A computer-generated list with fixed-block permutation (n = 4) was used to randomize patients on a 1 to 1 ratio. Randomization was stratified by center and by three admission diagnoses: sepsis, multiple trauma, and other causes of hypovolemic shock. Allocation concealment used sealed envelopes at the bedside to allow randomization of eligible patients without any delay. Investigators were blinded to block size.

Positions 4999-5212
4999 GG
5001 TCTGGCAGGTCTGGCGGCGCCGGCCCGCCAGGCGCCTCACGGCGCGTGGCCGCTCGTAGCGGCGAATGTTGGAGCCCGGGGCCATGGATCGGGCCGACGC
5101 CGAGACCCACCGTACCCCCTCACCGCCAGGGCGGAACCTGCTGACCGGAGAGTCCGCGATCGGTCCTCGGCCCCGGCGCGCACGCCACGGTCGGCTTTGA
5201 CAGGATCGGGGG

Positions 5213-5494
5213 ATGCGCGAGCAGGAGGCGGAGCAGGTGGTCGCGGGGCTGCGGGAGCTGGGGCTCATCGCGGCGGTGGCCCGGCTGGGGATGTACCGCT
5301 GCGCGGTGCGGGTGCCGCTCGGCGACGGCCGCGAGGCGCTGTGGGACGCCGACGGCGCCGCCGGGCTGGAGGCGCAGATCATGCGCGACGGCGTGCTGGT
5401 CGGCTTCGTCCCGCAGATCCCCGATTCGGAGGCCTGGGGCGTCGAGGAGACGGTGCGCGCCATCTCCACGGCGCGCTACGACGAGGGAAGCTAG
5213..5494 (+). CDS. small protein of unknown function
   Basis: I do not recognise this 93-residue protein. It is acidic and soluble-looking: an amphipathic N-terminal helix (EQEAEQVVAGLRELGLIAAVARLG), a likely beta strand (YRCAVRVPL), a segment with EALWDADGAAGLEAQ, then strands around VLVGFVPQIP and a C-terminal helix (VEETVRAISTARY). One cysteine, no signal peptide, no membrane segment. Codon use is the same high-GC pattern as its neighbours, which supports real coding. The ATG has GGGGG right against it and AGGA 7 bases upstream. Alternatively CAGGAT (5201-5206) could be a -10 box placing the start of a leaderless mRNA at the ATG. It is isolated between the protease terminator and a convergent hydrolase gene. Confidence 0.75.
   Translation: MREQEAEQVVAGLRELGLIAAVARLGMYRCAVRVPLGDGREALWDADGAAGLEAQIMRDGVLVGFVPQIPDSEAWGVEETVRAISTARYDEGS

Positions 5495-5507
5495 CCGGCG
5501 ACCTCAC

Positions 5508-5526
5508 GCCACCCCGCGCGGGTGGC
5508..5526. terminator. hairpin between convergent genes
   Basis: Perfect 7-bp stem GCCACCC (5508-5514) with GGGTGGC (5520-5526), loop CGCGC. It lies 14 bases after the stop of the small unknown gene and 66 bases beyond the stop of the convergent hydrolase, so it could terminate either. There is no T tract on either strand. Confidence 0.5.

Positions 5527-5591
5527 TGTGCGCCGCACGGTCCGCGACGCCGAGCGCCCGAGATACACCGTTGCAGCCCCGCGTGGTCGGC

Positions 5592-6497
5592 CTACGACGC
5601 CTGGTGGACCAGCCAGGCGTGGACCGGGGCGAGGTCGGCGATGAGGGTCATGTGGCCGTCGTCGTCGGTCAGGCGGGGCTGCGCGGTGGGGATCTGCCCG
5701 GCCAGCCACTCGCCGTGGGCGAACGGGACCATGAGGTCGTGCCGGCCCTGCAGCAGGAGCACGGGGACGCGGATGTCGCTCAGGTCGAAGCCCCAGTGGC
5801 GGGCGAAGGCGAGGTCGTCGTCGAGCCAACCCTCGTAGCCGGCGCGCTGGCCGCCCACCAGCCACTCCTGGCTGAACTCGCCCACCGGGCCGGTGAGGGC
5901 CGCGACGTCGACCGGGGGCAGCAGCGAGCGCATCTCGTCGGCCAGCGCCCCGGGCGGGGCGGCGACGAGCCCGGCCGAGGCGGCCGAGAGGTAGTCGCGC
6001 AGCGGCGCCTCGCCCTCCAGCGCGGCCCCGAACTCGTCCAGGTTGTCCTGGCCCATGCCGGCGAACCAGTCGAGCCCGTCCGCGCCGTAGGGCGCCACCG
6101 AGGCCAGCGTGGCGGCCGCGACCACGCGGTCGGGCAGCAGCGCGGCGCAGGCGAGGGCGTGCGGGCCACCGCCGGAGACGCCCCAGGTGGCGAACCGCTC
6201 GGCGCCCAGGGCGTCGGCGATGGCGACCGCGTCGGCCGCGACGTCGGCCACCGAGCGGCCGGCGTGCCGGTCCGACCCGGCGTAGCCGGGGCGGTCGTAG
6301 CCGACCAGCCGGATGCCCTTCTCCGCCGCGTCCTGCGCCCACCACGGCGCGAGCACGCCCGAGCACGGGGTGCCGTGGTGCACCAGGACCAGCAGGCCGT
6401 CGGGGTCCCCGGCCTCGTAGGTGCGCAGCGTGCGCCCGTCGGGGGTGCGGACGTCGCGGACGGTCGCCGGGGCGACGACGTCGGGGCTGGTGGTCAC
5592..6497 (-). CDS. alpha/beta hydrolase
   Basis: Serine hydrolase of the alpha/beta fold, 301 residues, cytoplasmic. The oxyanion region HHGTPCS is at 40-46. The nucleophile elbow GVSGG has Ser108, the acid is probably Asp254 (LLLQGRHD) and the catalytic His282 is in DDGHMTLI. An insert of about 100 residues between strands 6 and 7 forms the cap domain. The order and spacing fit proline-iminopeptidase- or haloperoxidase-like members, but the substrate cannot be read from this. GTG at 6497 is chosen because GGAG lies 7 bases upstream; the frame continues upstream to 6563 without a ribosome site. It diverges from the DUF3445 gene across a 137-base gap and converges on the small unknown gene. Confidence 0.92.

Eligible patients were randomly allocated to fluid resuscitation with crystalloids or with colloids. In the crystalloids group, allowed treatments included isotonic or hypertonic saline and any buffered solutions. In the colloids group, hypooncotic (e.g., gelatins, and 4 or 5% of albumin) and hyperoncotic (e.g., dextrans, hydroxyethyl starches, and 20 or 25% of albumin) solutions were permitted. Within each treatment group, investigators could use whichever fluids were available at their institution. The amount of fluid and duration of treatment was left at the discretion of the investigators with the following restrictions: (1) the daily total dose of hydroxyethyl starch could not exceed 30 ml/kg of body weight and (2) investigators were required to follow any local regulatory agency recommendations governing use. Patients had to be managed according to their randomization arm except for (1) maintenance fluids, which were isotonic crystalloids, regardless of treatment group, and (2) in instances in which physicians wished to administer albumin in response to demonstrated hypoalbuminemia (serum albumin concentration less than 20 g/dl).